One of the greatest advantages that children have is the opportunity each September to begin again with a new teacher, a new set of classmates, and a new determination to make some positive changes and try some new experiences.
Unlike the often short-lived New Year’s resolutions we might make in January, plans for change made at the start of a new school year have much greater potential for success for a number of reasons. First, children and teens often experience a surge in growth both physically and socially over the summer. You can help encourage them to initiate changes by praising them on how much they’ve matured.
The beginning of the school year is a time that your children will receive many notices and information about school activities, community programs, auditions for musical groups, try-outs for sports groups, and more. Help your child keep track of all the programs that may be of interest. Now is the time to reevaluate whether to continue with former programs or try something new.
Extra-curricular activities can be as important to a child’s development as academics. Encourage your children to become involved in a group or organization that will help them to pursue their interests, hone their talents, and broaden their knowledge. Discuss the range of offerings with your children before they can make decisions based more on their friend’s preferences than their own. Read also this article about a teacher who brings diversity to the classroom.
September is also the time to make sure that practices that caused your child difficulty last semester are not repeated. Did you have concerns over last-minute homework preparation? Take the time to set up a homework schedule. Was there a subject that gave your child consistent trouble? Don’t wait for that to happen again. Arrange now for your child to receive extra help or private tutoring. Many schools offer peer tutoring by Honor Society members, and it’s your child’s for the asking.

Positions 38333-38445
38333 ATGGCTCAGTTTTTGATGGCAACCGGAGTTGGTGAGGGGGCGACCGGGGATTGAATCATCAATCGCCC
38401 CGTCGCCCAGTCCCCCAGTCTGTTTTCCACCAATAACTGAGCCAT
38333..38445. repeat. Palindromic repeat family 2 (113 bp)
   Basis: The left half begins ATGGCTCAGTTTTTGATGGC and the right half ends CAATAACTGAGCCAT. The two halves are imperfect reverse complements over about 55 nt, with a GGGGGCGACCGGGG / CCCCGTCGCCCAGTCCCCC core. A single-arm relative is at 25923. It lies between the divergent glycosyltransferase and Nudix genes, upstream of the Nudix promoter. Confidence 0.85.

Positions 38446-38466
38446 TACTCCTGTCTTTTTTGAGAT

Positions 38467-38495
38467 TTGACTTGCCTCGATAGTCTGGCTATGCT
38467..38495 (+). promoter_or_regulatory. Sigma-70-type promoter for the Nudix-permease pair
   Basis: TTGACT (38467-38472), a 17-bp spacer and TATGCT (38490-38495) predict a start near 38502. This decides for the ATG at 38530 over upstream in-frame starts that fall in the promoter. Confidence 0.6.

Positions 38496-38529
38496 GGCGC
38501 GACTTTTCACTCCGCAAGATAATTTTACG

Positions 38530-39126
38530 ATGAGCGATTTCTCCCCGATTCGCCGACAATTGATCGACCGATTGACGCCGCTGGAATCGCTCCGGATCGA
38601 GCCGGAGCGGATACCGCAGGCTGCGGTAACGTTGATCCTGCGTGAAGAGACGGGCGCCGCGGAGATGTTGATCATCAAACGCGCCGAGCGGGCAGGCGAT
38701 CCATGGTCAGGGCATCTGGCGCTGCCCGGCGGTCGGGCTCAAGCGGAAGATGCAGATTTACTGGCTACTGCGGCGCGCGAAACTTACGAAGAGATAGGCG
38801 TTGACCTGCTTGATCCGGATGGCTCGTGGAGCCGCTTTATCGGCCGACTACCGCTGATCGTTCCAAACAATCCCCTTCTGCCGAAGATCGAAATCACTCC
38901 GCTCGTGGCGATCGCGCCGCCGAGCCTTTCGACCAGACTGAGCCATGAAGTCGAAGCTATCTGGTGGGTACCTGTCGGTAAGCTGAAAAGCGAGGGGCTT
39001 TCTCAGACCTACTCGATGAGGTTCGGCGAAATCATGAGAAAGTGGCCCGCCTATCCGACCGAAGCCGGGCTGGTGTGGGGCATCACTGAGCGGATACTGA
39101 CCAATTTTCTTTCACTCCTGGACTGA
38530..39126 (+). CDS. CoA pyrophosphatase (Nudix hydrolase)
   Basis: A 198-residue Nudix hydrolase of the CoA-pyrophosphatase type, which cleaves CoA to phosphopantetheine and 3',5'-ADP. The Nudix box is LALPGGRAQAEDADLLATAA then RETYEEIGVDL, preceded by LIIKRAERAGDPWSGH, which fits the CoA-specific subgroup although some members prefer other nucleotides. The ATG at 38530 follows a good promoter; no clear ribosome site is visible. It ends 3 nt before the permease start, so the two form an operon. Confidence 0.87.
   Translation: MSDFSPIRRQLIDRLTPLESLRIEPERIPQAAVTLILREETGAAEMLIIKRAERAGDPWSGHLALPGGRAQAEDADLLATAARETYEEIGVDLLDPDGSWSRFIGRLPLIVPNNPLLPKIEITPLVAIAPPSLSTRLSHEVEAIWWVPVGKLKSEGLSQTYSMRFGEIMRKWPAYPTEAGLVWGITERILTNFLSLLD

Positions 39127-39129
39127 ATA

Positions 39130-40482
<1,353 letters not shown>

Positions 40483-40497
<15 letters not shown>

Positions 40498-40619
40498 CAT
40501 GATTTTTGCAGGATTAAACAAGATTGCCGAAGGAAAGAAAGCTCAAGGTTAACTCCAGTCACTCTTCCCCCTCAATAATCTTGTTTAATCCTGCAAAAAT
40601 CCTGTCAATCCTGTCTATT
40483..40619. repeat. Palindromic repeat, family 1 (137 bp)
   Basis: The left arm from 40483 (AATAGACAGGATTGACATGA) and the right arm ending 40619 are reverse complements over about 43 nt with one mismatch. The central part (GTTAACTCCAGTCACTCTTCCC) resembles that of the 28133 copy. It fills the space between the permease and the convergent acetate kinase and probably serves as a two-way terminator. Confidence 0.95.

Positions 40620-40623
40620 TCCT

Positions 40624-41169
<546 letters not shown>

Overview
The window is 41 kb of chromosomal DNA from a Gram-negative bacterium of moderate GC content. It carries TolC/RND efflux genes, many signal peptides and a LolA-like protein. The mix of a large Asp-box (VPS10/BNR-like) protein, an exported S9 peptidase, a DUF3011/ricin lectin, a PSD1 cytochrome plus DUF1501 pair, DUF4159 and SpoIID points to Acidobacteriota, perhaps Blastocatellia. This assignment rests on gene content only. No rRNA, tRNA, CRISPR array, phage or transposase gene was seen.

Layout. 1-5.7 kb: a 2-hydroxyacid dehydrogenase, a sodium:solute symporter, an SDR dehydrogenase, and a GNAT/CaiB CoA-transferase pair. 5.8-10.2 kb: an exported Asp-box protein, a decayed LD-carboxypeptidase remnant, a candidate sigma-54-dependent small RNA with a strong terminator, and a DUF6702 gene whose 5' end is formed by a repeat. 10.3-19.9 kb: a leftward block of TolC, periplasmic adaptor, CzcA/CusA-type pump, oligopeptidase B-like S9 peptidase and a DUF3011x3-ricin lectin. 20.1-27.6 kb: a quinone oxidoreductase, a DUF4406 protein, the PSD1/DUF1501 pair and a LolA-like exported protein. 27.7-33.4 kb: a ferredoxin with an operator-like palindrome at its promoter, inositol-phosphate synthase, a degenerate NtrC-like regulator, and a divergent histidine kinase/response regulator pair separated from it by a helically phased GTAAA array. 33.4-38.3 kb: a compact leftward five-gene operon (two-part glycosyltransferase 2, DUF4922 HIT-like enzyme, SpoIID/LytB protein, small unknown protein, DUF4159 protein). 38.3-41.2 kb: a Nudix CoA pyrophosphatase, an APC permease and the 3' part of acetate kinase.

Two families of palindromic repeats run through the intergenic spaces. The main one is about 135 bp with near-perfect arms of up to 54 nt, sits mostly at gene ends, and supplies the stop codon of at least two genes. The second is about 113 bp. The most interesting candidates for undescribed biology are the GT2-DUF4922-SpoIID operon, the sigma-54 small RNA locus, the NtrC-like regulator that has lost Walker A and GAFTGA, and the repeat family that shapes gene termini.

School is unquestionably the center of your children’s social lives, and conflict with peer relationships can often overshadow successes in academics. The older your child, the less likely he or she is to share these problems with you if they occur, therefore you need to be as observant as you can without intruding in your teen’s privacy. Express your hopes that your children will make some new friends this year. Once parents can no longer make play dates for their children our direct influence in selecting their friends is strongly diminished, but your teens can still benefit from your guidance and your calm, subjective observations. Initiate conversations about their friendships, they may hear more of what you say than they appear to.
Above all, help your children to start the new school year with a positive attitude and the knowledge that you will do all that you can to help them to succeed academically, to participate in the activities that are important to them, and to enable them to enjoy spending time with good friends and family, too. Then, later in their lives, when they will have to write a resume, they will be better equipped to do so in the right way.